Led Zeppelin, Rolling Stones & The Beatles Played on a 3-String Electric Mountain Dulcimer

My parents always seemed to me to represent two very different strains of sixties counterculture. My mom loved Peter, Paul and Mary, Appalachian folk and bluegrass, and played the dulcimer and autoharp. My dad loved psychedelic rock, and had an extensive collection of Zeppelin, Beatles, Floyd, and Hendrix records. It wasn’t a Dylan-goes-electric-level disagreement, but their fond reminisces of the glory days could sometimes get a little tense. But as we’ve seen in decades since, folkies, hippies, and psych-rockers can come together, and not only in 70s folk-rock bands from California. Take Robert Plant and Allison Krauss’s fruitful and unlikely collaboration, for instance, or the dozens of Led Zeppelin and Rolling Stones covers by dozens of flannel-clad indie folkers.

In the past decade or so, it almost came to seem like psychedelic blues-rock and mountain folk music had always made comfortable bedfellows, and maybe they had. (After all, Zeppelin included folk instruments on several of their classic songs, like John Paul Jones’ mandolin on “Going to California.”) As further evidence we have 3-string electric mountain dulcimer player Sam Edelstein, who covers classic rock songs on an instrument usually thought of as particularly gentle, delicate, and sweet, as its name implies. At the top, see Edelstein rip through a searing version of Zeppelin’s “Whole Lotta Love.” Just above, he does a killer take on the Rolling Stones’ “19th Nervous Breakdown,” and below, Edelstein plays an increasingly rocking cover of The Beatles’ “Come Together” at the National Mountain Dulcimer Competition. As uploader Contemporary Dulcimer states on Youtube, “the dulcimer’s roots may be in folk music, but it’s a natural rock & roll instrument.” Indeed. Who knew?

via Ultimate Classic Rock

Related Content:

Watch Jimi Hendrix’s ‘Voodoo Chile’ Performed on a Gayageum, a Traditional Korean Instrument

Robert Plant and Alison Krauss Sing Country Versions of Zeppelin’s “Black Dog” & “When the Levee Breaks”

Musicians Re-Imagine the Complete Songbook of the Beatles on the Ukulele

Talking Heads’ “This Must Be the Place (Naive Melody)” Performed on Traditional Chinese Instruments

Josh Jones is a writer and musician based in Durham, NC. Follow him at @jdmagness

by | Permalink | Comments (8) |

Support Open Culture

We’re hoping to rely on our loyal readers rather than erratic ads. To support Open Culture’s educational mission, please consider making a donation. We accept PayPal, Venmo (@openculture), Patreon and Crypto! Please find all options here. We thank you!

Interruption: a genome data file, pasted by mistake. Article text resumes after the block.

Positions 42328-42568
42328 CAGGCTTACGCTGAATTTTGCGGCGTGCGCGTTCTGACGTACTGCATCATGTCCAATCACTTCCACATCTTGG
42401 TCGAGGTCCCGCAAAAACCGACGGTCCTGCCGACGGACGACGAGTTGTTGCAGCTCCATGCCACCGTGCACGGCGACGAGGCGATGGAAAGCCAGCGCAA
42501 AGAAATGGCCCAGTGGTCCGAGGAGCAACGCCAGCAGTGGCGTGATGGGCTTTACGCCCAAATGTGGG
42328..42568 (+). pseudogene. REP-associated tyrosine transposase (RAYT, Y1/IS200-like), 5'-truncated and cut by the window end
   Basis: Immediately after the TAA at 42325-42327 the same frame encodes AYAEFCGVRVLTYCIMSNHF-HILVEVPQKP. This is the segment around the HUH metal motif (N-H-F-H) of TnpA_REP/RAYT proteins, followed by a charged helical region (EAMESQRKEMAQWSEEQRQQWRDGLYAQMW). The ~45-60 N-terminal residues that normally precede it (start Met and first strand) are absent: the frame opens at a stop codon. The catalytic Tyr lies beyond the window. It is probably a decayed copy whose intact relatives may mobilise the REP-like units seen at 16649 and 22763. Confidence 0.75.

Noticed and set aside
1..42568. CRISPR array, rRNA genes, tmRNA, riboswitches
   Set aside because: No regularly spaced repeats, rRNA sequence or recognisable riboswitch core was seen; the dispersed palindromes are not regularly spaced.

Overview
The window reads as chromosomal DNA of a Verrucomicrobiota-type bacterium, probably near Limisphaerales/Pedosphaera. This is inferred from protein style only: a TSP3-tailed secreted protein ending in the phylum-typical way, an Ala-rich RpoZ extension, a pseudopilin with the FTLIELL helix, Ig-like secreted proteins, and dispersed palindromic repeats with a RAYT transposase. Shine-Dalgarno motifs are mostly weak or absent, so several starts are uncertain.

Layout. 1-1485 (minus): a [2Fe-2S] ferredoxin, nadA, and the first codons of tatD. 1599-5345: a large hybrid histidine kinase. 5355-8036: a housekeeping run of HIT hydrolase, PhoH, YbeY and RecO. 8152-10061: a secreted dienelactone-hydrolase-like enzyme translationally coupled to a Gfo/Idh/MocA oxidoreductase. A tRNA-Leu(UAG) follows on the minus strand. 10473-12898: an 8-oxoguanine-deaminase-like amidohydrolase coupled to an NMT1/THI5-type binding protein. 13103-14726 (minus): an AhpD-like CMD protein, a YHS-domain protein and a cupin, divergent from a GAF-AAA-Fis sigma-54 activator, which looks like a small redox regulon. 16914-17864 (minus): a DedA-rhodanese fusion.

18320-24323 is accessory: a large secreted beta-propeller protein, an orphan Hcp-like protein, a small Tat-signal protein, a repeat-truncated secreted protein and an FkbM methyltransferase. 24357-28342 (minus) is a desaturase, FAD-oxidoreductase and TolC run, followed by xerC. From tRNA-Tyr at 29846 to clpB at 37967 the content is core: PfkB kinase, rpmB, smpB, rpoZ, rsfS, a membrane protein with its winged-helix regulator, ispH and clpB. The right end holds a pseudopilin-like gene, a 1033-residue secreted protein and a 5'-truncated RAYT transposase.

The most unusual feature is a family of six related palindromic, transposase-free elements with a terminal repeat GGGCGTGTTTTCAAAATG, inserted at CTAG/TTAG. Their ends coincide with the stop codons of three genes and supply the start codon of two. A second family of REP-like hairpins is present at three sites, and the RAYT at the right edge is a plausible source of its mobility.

Comments (8)
You can skip to the end and leave a response. Pinging is currently not allowed.
  • TDK says:

    I am absolutely floored by your talent. Amazing. I’m a drummer, and don’t think I’ve ever even HEARD of a dulcimer.

    Again, outstanding musicianship with a great selection of tunes.


  • Angela Elliott says:

    Fabulous. I also like the stand you use. I need one of those

  • Ric H says:

    Amazing performance. I m a rank beginner and own lots of guitar music of John Denver, Beatles etc. would love to have sheet music of this type to use as learning tools for my dulcimer and strum stick practice. So tired of twinkle twinkle and go tell aunt rhode. Can you guide me to a site so I can create DAD versions? I own the music so no copyright issues. I can only imagine Imagine and Annie’s Song on my instrument. Thx

  • Beverly says:

    I play the dulcimer and am interested in buying rock music tablature from Mr. Edelstein.Is this possible? If so how can I contact him. Thanks.
    Beverly Soudrette

  • tmiller says:

    How can we get this music?

  • Eileen says:

    Sam Edelstein……fantastic!….do you play any UB40?

  • Charles Taylor says:

    I am interested in getting tab for some of the 60 song. I have a Beatles books but would like more. Any info on where to get more would be appreciated. Thanks

  • Gregory Jewell says:

    Great performance and talent! I am starting dulcimer and love all kinds of music. My main is Bluegrass and Southern Gospel. But you’ve just proven a thought I’ve had for years. It’s not the instrument, it’s the talent and heart behind it. Thank you so much for the inspiration!

Leave a Reply

Open Culture was founded by Dan Colman.